New week, new tricky problem! Who has never needed to test two features offered by two different branches, at the same time or almost … Apart from cloning  the project twice, running its tests and making any corrections that you forget to push to the server at one time or else which will give rise to confusion between the branches … All in all, bad solution! And all this for what ? Because by default, git only offers one workspace, regardless of how many branches there are in the repository. It makes the thing quite flexible but suddenly in our case, there is enough to pull out some hair.

And there you come across a command that was in a corner of the official doc: git worktree! And this is a revelation!

 

Create a new worktree

Let’s take an example of a simple project with the following branches:

[ennael@zarafa web-training (master=)]$ git branch
devel
feature/1
feature/2
* master

I will be working on feature/1 and feature/2 branches simultaneously. The idea here is to have a work area for each of these 2 branches. I start by checkouting to the feature/1 branch for example. The contents of the current directory corresponding to the updated work area for this branch precisely.

 

[ennael@zarafa web-training (master=)]$ git checkout feature/1

[ennael@zarafa web-training (feature/1=)]$ ls -a
.  ..  .git  .gitlab-ci.yml  img  index.html  README.md

 

We will now create the worktree dedicated to the feature/2 branch using the following command:

 

git worktree add <directory> <branch>

The command will create a worktree in the <directory> directory  outside the repository for the <branch> branch.

 

[ennael@zarafa web-training (feature/1=)]$ git worktree ../work-feature2 feature/2
Preparing worktree (checking out ‘feature/2’)
HEAD is now at a14e0c6 Update .gitlab-ci.yml
[ennael@zarafa web-training (feature/1=)]$ cd ../work-feature2/
[ennael@zarafa work-feature2 (feature/2)]$ ls -a
.  ..  fic1 .git  .gitlab-ci.yml  img  index.html  README.md

The contents of the directory thus created correspond to the updated worktree for feature/2. We therefore have 2 distinct worktrees in two different directories: web-training for the feature/1 branch (repository directory) and ../work-feature2 for the feature/2 branch.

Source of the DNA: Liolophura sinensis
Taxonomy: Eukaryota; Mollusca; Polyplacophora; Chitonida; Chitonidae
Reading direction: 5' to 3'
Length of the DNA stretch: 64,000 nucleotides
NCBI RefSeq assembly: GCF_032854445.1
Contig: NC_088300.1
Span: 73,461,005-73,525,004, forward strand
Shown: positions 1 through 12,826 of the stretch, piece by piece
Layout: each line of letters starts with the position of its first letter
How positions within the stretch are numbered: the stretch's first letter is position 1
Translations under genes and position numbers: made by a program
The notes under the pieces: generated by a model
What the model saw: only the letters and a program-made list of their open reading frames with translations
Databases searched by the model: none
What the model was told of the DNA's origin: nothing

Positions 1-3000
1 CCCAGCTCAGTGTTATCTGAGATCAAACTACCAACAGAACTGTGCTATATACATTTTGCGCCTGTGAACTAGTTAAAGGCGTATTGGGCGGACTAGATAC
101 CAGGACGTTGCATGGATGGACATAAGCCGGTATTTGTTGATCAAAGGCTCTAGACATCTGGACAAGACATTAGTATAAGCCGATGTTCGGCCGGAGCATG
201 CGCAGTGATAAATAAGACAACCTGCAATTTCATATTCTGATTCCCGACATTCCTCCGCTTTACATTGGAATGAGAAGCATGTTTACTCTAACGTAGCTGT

In passing, we will notice the presence of a .git file which contains the directory path allowing to manage the metadata of this new work area, in the local web-training repository.

 

[ennael@zarafa work-feature2 (feature/2=)]$ cat .git
gitdir: /home/ennael/Bureau/git/lab/web-training/.git/worktrees/work-feature2

You can now work in this new worktree without fear of losing anything. Anything committed there will be part of feature/2 history only.

 

[ennael@zarafa work-feature2 (feature/2=)]$ touch fic2
[ennael@zarafa work-feature2 (feature/2=)]$ git add fic2
[ennael@zarafa work-feature2 (feature/2=)]$ git commit -m “Add fic2 file”
feature/2 d03dc44 Add fic2
1 file changed, 0 insertions(+), 0 deletions(-)
create mode 100644 fic2
[ennael@zarafa work-feature2 (feature/2=)]$ git branch –contains d03dc44
* feature/2

You can also create a new branch AND an associated worktree.

 

git worktree add -b <new_branch> <directory> [SHA1|tag|branch]

 

List existing worktrees

 

You can check at anytime all the existing worktrees and list it:

 

git worktree list

And here is the result! No way to be wrong here!

For the plumbing, this happens in .git, in a worktree sub-directory:

 

[ennael@zarafa .git (feature/1=)]$ tree worktrees/
worktrees/
└── work-feature2
├── COMMIT_EDITMSG
├── commondir
├── gitdir
├── HEAD
├── index
├── logs
│   └── HEAD
└── ORIG_HEAD 

Delete a worktree

Again the commands are simple. To remove a worktree that you no longer need (and thus avoid mistakes), use the remove option from the initial repository:

git worktree remove [-f] <directory>

The command deletes the directory of the designated worktree and the metadata associated with it. What if you forgot to commit your changes?

[ennael@zarafa web-training (feature/1=)]$ git worktree remove ../work-feature2/
fatal: ‘../work-feature2/’ contains modified or untracked files, use –force to delete it

Git is nice, it warns you and denies the deletion, unless you use the -f option. And as we like to keep trees “clean”, if you delete like a wild the directory of the worktree, you can clean all non needed metadata with the command git worktree prune:

[ennael@zarafa web-training (feature/1=)]$ rm -rf ../work-feature2/
[ennael@zarafa web-training (feature/1=)]$ git worktree prune
[ennael@zarafa web-training (feature/1=)]$ git worktree list
/home/ennael/Bureau/git/lab/web-training  a14e0c6

  • Cool right? Come on let’s sum up!

    Create a new worktree from an existing branch

    git worktree add <directory> <branch>

    Create a new branch and its worktree

    git worktree add -b <new_branch> <directory> <SHA1|tag|branch>

    List existing worktrees

    git worktree list

    Delete a worktre

    git worktree remove [-f] <répertoire>

    Clean worktrees metadata

    git worktree prune